If you’ve read the title of this review, I know what you’re thinking right now. “Great, another company that says it does a minimalist shoe. Welcome to the club.” Yes, the word minimalist has been consistently diluted since the day Vibram released the Five Fingers, as every brand wants to offer something in the segment. Xero Shoes is one such company, but with an origin story of first building hyper-minimalistic sandals (which they still sell to this day), they bring some serious credibility to those who appreciate a shoe that truly focuses on the principle of “less is more”. Nowhere else is this manifested more clearly than in their new Prio shoe.
Xero sent a pair of the new Prios our way and after a few months in them, here’s the verdict:
- Fit: Most important item first- the fit. Xero took a lot of elements we love in other shoes and melded them together in a refined up package. Being as minimalist as possible, the Prio of course features no drop from heel to toe and pairs it with a very wide toe box for ample toe splay room. With nothing but a small piece of tread between your feet and the ground, the weight of the Prio is at an absolute minimum. In fact, between that lack of weight and a fantastic fit, it’s easy to forget you’re actually wearing something on your feet during normal daily activity.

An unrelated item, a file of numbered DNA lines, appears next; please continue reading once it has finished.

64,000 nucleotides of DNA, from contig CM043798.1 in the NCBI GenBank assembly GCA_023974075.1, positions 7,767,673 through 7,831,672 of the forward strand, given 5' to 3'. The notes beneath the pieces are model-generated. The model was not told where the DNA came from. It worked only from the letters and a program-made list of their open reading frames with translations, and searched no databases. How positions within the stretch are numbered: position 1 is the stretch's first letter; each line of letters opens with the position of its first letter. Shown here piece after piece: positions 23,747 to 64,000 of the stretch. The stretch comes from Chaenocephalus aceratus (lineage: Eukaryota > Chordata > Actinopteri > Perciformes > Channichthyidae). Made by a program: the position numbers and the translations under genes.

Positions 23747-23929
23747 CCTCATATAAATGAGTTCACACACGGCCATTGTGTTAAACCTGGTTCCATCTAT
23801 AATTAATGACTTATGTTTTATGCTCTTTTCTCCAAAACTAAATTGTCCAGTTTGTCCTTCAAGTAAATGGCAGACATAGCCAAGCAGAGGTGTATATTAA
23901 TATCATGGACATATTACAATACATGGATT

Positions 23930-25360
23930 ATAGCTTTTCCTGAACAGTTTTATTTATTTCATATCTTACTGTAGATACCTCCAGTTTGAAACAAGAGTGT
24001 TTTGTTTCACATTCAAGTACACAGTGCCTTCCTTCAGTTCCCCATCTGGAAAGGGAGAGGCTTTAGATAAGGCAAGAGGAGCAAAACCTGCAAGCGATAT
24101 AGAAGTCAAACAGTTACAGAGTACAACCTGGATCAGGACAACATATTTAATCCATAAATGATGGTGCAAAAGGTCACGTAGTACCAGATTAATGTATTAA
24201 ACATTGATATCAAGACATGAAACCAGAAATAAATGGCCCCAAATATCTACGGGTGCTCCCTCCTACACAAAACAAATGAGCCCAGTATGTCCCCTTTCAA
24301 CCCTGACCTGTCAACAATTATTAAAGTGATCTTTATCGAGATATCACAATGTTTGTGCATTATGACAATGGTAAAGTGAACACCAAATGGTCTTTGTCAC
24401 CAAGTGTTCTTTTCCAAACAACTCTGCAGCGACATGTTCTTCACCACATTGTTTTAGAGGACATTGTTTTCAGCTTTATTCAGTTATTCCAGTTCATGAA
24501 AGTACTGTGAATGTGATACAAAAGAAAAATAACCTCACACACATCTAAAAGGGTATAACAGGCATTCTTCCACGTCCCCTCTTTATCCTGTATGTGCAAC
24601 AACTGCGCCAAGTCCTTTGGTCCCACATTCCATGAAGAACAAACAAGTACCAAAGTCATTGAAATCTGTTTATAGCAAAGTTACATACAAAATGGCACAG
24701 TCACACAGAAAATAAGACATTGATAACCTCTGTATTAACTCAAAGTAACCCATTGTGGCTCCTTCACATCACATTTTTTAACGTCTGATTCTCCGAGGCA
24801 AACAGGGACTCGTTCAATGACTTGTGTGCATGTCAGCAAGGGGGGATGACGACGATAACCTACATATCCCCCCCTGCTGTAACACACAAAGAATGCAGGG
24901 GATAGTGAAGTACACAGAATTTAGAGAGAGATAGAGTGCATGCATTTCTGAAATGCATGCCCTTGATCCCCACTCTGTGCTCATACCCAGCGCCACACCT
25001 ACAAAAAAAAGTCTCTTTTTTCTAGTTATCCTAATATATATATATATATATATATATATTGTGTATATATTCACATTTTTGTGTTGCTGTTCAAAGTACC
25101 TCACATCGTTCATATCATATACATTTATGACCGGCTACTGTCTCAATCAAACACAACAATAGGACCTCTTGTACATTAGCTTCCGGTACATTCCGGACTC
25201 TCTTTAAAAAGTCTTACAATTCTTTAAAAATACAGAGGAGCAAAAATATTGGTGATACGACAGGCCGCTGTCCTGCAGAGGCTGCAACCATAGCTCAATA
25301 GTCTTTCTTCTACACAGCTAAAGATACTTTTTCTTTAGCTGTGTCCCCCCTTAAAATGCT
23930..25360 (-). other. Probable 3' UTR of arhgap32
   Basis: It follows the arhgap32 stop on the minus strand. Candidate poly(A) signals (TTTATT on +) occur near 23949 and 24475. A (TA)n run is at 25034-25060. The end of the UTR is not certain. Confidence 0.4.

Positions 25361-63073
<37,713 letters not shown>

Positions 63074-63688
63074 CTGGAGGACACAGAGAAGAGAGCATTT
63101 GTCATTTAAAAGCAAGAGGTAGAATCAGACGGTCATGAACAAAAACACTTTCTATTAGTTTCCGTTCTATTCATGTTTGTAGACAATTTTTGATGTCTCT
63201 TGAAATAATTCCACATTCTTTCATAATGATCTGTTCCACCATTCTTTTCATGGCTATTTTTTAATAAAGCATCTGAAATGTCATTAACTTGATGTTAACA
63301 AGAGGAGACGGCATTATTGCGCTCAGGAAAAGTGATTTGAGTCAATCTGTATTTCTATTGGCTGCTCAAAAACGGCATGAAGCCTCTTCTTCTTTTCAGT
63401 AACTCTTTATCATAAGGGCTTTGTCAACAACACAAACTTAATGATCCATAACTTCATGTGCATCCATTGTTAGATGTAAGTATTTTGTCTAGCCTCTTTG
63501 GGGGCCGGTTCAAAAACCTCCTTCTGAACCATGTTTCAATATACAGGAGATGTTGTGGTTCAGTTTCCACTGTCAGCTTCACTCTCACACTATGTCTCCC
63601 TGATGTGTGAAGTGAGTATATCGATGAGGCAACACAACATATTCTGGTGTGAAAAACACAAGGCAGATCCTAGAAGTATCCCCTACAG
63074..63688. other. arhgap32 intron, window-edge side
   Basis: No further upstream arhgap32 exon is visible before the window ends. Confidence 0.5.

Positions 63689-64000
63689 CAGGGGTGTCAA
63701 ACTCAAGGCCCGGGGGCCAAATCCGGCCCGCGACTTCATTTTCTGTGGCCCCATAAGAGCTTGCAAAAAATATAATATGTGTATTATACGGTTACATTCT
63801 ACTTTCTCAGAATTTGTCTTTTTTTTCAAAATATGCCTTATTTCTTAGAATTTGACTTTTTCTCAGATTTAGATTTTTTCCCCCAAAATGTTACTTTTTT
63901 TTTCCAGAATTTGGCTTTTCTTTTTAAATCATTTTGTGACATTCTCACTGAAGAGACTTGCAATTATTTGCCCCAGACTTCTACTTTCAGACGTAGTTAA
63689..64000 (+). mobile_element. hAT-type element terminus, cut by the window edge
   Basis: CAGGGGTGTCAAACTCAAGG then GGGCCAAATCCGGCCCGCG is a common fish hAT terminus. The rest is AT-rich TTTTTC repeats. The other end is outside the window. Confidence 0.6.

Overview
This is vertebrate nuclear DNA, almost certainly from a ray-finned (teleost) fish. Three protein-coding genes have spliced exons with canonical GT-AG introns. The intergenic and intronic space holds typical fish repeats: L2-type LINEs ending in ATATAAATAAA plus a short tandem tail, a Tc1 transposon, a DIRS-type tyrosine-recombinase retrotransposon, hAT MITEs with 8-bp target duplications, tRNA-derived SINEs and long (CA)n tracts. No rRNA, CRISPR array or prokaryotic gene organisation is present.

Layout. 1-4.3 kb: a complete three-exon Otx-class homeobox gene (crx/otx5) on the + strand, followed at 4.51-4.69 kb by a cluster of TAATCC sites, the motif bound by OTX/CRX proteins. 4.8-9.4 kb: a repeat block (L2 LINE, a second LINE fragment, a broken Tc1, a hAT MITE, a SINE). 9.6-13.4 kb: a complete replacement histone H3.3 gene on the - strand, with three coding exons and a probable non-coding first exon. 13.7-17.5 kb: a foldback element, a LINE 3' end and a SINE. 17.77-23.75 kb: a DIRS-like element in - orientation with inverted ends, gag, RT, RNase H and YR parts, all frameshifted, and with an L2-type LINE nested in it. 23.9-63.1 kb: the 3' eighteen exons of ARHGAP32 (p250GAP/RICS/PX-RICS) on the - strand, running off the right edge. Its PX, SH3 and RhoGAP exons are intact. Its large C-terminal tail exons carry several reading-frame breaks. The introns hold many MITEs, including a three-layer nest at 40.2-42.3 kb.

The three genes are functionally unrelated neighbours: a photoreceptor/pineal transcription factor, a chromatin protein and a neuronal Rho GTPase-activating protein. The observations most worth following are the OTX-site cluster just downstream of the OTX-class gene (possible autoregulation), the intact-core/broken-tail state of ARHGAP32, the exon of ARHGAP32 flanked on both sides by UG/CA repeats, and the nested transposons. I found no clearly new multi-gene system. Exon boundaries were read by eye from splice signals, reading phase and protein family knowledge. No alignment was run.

A pair of men’s size 10 Prios weigh in at an almost laughably light 17 ounces.
- Durability: Xero claims their “FeelTrue” rubber compound used on their tread has a 5000 mile lifespan. Testing that thoroughly isn’t going to happen on our end, but Xero’s team has insisted that ultra-marathoners and cross-country walkers are still on their original pair of Xero sandles. More than that, Xero’s warranty also covers the Prio’s sole for 5,000 miles, so they definitely put their money where their mouth is. For the Prios specifically, though, the build of the shoe does indicate a product that was methodically built with high-quality materials. Most notable is the use of externally mounted straps to help adjust fit and hold everything in place. Does this mean the rest of the shoe will see a lifespan as long as sole? That remains to be seen, but after three months of heavy daily use, our Prios show no signs of the typical wear you would normally see, including loose stitching, seam fraying and areas of rubbing on the upper sole.